SAISer Implementing Sustainability at JHU’s Main Campus

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The new fleet bears ‘Energy for now. Energy for later’ stickers from UCPET.(PHOTO COURTESY OF JHU PARKING AND TRANSPORTATION)
The new fleet bears ‘Energy for now. Energy for later’ stickers from UCPET. (PHOTO COURTESY OF JHU PARKING AND TRANSPORTATION)


In 2011 I returned from my first One Young World (OYW) Summit driven to find a project that would show that sustainability is not a zero-sum game. Or in the words of Bob Geldof I wanted to “get on with it” for sustainability.

Working with the first-ever Sustainability Committee of the SGA at Johns Hopkins’ Homewood campus, I identified the Blue Jay Shuttle service as an ideal target project. The shuttle fleet comprises ten Ford E-350s that transport students at night around campus on fixed routes.

Over six months of research, I calculated a transition from gasoline to natural gas would save more than 750,000lbs of CO2. Also, the transition would pay for itself in less than seven years and have a ten-year internal return rate of 16.1%.

When I first approached the JHU fleet manager, he smiled and said, “This project is never going to happen. Maybe it can be your graduate thesis!”

However, eventually he became intrigued but insisted the reliability and capability of his fleet not be compromised. Therefore, I worked with the Maryland Energy Administration to obtain grants and the Ford Motor Company to ensure a transition to natural gas would maintain full functionality of the vehicles.

My work led to a pitch in December 2011 to the deans of finance, who remained doubtful and all but dismissed my proposal. Temporarily disillusioned, I redoubled my efforts, took my proposal to more people and pitched the project at every chance. I mobilized the SGA to increase student involvement and worked with all of the key players to refine and strengthen the project.

But before I made the pitch again, I wanted a little more support. I had heard of a sustainability video contest put on by the White House Council for Environmental Quality (CEQ). A couple of friends and I made a three-minute short video on the project and how it fits into the broader concept of sustainability. To our surprise, the video won and we were invited to the White House to meet with officials from the CEQ.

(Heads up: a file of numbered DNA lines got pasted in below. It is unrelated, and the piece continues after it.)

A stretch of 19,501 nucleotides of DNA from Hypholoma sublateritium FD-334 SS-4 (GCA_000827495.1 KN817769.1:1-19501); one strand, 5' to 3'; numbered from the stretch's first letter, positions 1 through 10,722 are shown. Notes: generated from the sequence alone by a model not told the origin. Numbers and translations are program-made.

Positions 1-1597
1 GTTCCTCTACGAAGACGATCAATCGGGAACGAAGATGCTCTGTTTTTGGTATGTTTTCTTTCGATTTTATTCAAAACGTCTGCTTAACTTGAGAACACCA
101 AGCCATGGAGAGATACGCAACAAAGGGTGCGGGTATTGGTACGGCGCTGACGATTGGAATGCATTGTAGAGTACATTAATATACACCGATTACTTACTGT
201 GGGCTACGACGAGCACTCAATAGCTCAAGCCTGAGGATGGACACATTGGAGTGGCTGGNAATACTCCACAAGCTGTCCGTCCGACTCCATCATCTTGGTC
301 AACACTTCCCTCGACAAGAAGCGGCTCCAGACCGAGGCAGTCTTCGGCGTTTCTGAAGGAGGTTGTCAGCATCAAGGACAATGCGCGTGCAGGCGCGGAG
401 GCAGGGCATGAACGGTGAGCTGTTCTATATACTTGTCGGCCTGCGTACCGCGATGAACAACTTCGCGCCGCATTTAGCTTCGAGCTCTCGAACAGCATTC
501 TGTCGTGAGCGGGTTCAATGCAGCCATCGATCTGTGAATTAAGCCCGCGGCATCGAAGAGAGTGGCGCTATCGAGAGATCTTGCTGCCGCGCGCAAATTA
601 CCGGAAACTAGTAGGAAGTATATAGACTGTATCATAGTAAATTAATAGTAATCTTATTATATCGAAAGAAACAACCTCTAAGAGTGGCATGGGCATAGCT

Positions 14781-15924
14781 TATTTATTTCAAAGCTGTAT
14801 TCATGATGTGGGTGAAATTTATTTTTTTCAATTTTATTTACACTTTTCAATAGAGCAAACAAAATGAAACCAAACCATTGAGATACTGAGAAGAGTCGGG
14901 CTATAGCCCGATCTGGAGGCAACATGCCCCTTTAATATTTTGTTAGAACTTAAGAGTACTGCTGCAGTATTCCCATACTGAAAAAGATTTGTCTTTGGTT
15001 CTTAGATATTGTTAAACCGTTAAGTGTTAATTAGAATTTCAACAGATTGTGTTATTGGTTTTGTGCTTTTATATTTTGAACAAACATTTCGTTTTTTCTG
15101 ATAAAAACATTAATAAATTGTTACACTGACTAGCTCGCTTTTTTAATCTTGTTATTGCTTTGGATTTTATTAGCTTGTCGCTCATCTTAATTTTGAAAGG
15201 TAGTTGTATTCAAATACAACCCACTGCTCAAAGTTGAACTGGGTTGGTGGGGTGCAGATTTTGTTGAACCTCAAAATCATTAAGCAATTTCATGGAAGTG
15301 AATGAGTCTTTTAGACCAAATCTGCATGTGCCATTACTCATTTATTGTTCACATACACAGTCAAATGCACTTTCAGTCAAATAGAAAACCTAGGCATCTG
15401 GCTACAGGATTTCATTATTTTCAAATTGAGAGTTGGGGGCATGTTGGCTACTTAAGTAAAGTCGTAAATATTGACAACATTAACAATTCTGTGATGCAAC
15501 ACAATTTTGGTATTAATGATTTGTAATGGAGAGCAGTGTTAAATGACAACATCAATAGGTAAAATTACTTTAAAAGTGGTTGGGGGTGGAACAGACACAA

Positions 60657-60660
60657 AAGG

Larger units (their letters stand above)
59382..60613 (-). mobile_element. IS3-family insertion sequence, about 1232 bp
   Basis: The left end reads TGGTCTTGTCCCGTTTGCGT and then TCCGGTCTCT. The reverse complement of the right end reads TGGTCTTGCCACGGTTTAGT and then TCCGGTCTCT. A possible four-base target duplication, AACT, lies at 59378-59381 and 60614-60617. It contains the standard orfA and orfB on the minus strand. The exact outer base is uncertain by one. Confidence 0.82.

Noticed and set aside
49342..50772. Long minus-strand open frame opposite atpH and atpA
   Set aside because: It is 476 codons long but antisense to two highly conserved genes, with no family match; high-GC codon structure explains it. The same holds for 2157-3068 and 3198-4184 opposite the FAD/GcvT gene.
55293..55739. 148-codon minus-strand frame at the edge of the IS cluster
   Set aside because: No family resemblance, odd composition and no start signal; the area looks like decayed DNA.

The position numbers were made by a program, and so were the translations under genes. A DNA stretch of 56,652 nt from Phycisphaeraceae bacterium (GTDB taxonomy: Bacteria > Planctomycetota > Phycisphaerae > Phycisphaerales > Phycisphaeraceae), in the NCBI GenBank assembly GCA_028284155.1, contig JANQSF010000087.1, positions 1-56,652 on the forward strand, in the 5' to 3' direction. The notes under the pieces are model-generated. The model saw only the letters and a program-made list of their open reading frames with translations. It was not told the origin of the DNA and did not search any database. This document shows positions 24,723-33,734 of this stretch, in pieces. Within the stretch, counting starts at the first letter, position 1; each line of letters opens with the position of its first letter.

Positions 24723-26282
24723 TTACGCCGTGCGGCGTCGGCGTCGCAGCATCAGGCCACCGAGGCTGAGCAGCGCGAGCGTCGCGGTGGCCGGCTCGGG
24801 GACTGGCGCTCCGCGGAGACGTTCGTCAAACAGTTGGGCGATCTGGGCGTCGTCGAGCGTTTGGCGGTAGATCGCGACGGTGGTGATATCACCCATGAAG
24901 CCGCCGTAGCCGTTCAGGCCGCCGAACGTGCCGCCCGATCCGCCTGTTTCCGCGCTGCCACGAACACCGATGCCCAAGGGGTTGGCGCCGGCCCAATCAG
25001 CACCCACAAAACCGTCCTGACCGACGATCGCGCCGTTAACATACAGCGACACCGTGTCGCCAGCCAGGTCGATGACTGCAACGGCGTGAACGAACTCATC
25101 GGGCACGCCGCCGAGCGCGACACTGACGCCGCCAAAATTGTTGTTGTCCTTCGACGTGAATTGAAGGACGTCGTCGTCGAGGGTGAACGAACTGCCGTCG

My project was getting the attention it deserved. The tenacity and persistence proved to be invaluable, as I eventually landed the opportunity to make a pitch to JHU President Ron Daniels. He agreed to nothing at the time, but behind the scenes he followed up with the main stakeholders and learned that I had left no stone unturned.

A month later, President Daniels announced full financial backing for the project. Two fulfilling years later the project is complete, the vehicles are running and the school is looking to expand the fleet.

Fleet managers at universities are in a unique position to affect positive change in transportation. They control both the vehicles and fueling centers whereby solving the ‘chicken and egg’ problem of transportation development. With 4,000 colleges serving 20 million students, the progressive market is already organized to create the foundation for a geographically diverse fueling network.

This is why we have founded the University and College Partnership for Efficient Transportation (UCPET) to advocate for a change in powertrains on campuses. Whether it be natural gas, propane or electric, creating a diverse fueling network will be crucial to fighting climate change.

After attending my third OYW conference in Johannesburg in 2013, I am more inspired to continue the push for sustainability in all aspects of life. I believe sustainability is an activity in which everyone can take part and every party wins; without it, everyone loses.

(A version of this story recently was published in The Huffington Post.)

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